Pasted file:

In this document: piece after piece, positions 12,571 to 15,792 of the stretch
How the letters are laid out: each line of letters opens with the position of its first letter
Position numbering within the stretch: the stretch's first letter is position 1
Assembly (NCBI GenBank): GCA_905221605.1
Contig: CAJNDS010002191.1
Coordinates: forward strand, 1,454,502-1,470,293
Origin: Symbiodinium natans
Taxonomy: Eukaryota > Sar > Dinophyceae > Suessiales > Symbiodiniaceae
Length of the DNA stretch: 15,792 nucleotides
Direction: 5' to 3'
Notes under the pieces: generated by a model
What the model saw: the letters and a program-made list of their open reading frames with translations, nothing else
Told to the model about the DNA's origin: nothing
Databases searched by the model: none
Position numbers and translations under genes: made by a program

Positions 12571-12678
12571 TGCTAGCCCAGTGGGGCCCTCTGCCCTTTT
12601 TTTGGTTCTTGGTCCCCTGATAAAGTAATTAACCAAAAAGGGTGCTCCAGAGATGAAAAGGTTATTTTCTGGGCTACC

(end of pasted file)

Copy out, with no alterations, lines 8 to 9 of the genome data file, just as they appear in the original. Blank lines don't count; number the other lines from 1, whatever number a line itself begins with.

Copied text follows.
Taxonomy: Eukaryota > Sar > Dinophyceae > Suessiales > Symbiodiniaceae
Length of the DNA stretch: 15,792 nucleotides